Nicky Hager complaint upheld – SIS acted unlawfully

The Acting Inspector General of Intelligence and Security has upheld a complaint by Nicky Hager that the SIS unlawfully attempted to uncover his journalistic sources. This was in relation to Hager’s 2011 book Other People’s Wars.

The Police had been found to have unlawfully attempted to uncover Hager’s journalistic sources when investigating the hack of Cameron Slater after Hager published Dirty Politics.

In both cases the sources were not identified.

Regardless of whether one agrees or disagrees, or supports or opposes, with what Hager has written about, illegally trying to out his sources (by both the SIS and the Police) should be a real concern.

At least by making successful complaints Hager has exposed the unlawful actions, which will put pressure on both the SIS and the Police to do things properly in the future.

Hager’s lawyer Felix Geiringer (@BarristerNZ) tweeted:

The full Report into a complaint by Nicky Hager against the NZSIS

CONCLUSION AND RECOMMENDATION

For the reasons given I have found that NZSIS unlawfully provided investigative assistance to
NZDF in efforts to determine whether a specific NZDF officer had been a source for information
published in Mr Hager’s book Other People’s Wars. Specifically, NZSIS provided that assistance
despite a lack of grounds for reasonable suspicion that any activity had occurred that was a
matter of national “security” as that was defined in the governing legislation of NZSIS at the
time. I have been unable to find that the Service showed the kind of caution I consider proper,
for an intelligence agency in a free and democratic society, about launching any investigation
into a journalist’s sources.

Mr Hager’s complaint against NZSIS is therefore upheld.

To the extent that Mr Hager was the subject of NZSIS inquiries that I have found were not within
the lawful scope of NZSIS activity at the relevant time, I consider he was adversely affected by
the agency’s activities. The Service acquired two months of call metadata for Mr Hager’s home
telephone line. In the circumstances I think an apology from NZSIS to Mr Hager is an appropriate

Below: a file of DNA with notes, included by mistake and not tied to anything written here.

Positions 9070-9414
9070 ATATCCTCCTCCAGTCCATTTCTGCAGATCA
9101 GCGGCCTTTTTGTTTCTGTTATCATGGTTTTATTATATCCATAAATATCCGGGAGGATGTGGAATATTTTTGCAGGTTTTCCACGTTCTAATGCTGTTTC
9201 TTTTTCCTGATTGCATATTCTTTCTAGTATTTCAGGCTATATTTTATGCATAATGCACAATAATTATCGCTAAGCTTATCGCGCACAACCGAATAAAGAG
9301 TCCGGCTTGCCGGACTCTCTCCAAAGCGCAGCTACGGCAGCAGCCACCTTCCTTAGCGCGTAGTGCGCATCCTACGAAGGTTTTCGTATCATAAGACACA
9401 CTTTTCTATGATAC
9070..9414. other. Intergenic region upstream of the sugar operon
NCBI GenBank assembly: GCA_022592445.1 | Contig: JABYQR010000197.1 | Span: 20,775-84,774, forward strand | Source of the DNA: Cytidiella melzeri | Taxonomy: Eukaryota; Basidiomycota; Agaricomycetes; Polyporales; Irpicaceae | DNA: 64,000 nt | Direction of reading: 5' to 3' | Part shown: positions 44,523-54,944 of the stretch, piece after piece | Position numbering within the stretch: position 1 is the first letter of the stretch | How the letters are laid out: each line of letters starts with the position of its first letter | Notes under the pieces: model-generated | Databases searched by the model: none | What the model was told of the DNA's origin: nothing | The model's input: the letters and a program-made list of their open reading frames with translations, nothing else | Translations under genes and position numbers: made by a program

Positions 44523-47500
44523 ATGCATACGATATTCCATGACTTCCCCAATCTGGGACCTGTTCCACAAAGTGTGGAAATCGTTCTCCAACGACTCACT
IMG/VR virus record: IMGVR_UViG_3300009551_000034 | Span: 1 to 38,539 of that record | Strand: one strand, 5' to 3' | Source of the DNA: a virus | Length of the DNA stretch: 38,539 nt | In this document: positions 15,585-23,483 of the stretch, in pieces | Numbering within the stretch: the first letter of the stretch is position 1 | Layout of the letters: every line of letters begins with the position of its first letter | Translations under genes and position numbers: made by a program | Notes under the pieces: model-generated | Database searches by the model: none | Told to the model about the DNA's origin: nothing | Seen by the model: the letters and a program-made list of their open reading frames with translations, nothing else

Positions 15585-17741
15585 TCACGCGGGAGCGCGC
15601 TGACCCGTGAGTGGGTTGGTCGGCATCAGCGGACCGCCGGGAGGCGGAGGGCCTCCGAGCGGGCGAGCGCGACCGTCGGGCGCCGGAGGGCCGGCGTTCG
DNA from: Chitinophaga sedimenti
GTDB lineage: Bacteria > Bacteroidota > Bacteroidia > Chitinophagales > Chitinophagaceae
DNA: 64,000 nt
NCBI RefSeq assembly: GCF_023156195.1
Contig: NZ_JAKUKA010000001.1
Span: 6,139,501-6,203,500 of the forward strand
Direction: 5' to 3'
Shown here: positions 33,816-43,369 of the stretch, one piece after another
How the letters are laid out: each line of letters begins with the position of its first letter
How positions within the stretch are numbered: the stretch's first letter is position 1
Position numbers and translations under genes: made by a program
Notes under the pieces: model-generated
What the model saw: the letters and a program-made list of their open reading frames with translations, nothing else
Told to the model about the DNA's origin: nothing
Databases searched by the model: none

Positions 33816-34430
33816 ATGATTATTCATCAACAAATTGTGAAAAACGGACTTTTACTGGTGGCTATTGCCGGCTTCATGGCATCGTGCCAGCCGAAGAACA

remedy. I recommend accordingly.

There should be greater repercussions than a recommendation of an apology.

Pike River prosecution withdrawal unlawful

RNZ: Pike River prosecution withdrawal unlawful – Supreme Court

It was unlawful for WorkSafe to withdraw its prosecution of Pike River mine boss Peter Whittall, in exchange for payments to the victims’ families, the Supreme Court has ruled.

WorkSafe New Zealand initially laid 12 health and safety charges against Mr Whittall, but they were dropped after more than $3 million was paid to the victims’ families.

Earlier hearings in the High Court and Court of Appeal ruled the decision to offer no evidence to the charges was not unlawful.

In October, lawyers for Anna Osborne and Sonya Rockhouse, who both lost family members in the 2010 explosion, asked the Supreme Court to issue a declaration that the dropping of charges arose from an unlawful bargain.

In is defence, the Crown argued the reparation payment was just one of several factors taken into account in withdrawing the charges.

It also had to consider the possible unavailability of witnesses and the fact a trial could take between 16 and 20 weeks.

In today’s decision, the Supreme Court unanimously allowed the appeal and ruled the decision to offer no evidence was “an unlawful agreement to stifle prosecution”.

RNZ has extensive coverage of this here.